3. Again, it is not an indiscriminate system of largely extended charity that we propose to provide. Our object is to find work for these workless multitudes, and such work as shall more than pay for the very humble pittance the Indian destitute requires. He must be a poor specimen of a human being who cannot fairly earn his anna or two annas a day, and our brains must be poor addled affairs, if in this great vast world of ours we cannot find that amount of work for him to do. It is all nonsense to talk about over-population, when the world is three parts empty and waiting to be occupied.
4. While we are piercing the bowels of the earth in search of gold, minerals and coal, there lies at our very door a mine of wealth which it is simple folly for us to ignore. True, the shaft has become choked with the rubbish of despair, vice and crime, which will take time, trouble and untiring patience to dig through. But it needs no prophet to foresee that beneath this rubbish are veins of golden ore which will amply repay our utmost efforts to open up. The old adage that “labour is wealth,” and that a nation’s riches consist in its hardy sons and daughters of toil, will yet be proved true. Treat this human muck-heap even as you would ordinary sewage or manure, and who does not know that the very same putrefying mass of corruption which if allowed to remain near our doors would breed nothing but fever, cholera, and the worst forms of disease and death, when removed to a little distance, will double and treble the ordinary fertility of the soil and produce crops that will increase the wealth of the entire nation?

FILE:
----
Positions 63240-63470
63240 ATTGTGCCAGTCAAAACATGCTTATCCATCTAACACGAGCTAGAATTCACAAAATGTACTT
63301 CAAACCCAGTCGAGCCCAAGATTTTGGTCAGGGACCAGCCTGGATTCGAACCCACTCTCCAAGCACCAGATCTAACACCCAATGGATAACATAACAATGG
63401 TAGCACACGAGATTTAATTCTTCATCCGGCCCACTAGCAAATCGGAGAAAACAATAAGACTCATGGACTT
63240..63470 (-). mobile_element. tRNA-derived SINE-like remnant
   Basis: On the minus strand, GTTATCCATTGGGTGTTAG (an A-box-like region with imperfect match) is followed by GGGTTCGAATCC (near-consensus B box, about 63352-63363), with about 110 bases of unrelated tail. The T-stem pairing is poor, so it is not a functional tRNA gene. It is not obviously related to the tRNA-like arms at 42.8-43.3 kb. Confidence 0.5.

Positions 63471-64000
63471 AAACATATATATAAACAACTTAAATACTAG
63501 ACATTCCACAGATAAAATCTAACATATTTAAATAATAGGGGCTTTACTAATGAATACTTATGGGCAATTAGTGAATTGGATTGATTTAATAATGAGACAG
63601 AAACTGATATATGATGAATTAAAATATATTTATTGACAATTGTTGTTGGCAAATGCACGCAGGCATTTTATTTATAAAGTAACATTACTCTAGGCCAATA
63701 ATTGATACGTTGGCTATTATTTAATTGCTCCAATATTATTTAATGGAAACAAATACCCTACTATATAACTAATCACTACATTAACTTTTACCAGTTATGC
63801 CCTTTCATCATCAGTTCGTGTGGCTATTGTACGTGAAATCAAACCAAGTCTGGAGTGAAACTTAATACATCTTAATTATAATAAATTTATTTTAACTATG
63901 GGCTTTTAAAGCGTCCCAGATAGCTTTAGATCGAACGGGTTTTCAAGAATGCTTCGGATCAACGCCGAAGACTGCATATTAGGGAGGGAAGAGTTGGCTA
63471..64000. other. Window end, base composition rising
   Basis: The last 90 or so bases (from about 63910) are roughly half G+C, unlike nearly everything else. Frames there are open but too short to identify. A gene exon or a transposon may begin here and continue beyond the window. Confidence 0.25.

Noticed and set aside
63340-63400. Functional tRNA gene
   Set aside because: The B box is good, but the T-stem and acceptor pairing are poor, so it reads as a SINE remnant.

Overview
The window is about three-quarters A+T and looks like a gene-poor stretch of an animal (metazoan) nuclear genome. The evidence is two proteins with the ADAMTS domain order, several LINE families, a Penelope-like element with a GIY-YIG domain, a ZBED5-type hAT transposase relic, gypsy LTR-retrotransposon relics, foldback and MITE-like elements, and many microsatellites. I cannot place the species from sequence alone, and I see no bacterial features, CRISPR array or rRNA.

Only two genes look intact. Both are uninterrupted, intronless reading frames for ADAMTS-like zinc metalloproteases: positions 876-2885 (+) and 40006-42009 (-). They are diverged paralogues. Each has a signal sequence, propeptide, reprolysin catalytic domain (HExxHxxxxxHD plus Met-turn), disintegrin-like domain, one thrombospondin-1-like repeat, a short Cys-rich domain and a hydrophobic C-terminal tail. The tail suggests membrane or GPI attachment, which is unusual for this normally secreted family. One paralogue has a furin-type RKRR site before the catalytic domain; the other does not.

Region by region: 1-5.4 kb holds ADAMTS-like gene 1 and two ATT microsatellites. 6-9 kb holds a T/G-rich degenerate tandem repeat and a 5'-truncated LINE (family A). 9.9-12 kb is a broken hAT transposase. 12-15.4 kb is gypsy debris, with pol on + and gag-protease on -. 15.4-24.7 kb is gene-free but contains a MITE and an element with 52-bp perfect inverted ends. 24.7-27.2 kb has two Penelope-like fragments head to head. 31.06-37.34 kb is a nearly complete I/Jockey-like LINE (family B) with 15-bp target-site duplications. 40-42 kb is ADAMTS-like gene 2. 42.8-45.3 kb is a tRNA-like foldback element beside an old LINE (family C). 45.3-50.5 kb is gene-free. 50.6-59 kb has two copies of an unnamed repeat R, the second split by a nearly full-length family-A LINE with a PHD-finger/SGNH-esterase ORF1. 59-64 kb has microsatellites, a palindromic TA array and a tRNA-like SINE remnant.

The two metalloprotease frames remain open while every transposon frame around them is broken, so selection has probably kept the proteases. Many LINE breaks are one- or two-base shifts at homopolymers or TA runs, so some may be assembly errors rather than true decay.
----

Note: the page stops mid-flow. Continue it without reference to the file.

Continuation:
And knowing this can we be so blind, even to our selfish interests, as to treat this human waste in a manner that we should deem the very height of imprudence and folly in dealing with the other sort? Can we shut our eyes to the fact that there are moral diseases, more terrible in their nature, and more fatal to a nation’s life, than the bodily ones, against which we are so anxious to guard, even at the most lavish expenditure of the public purse? And shall we, in dealing with this moral sewage, neglect even the most ordinary precautions that we consider necessary in dealing with the conservancy of our cities?
If on the other hand the problem be boldly and wisely faced, I am convinced that in India, as in England, General Booth’s most sanguine prophecies will be realised, our most pestilential marshes shall be drained, our moral atmosphere purified, prosperity take the place of destitution, and hope that of despair. The millstone that hangs around our national neck, so that we can barely keep our heads above water, even when there is not a ripple upon its surface, and that always threatens to engulf us in perdition at the first symptoms of a storm,—this millstone shall be converted into an unsinkable life-buoy, that shall not only support itself upon the crest of the highest waves, but shall help to keep afloat the entire national body. What is now an eyesore shall become an adornment, and what is now a cause of weakness shall be a source of strength, bulwark of protection and mine of wealth to all India. How this can be done we have sought in the following pages to unfold, adhering carefully to the programme marked out by General Booth, and suggesting only such additions and alterations as the circumstances of the case appear to necessitate.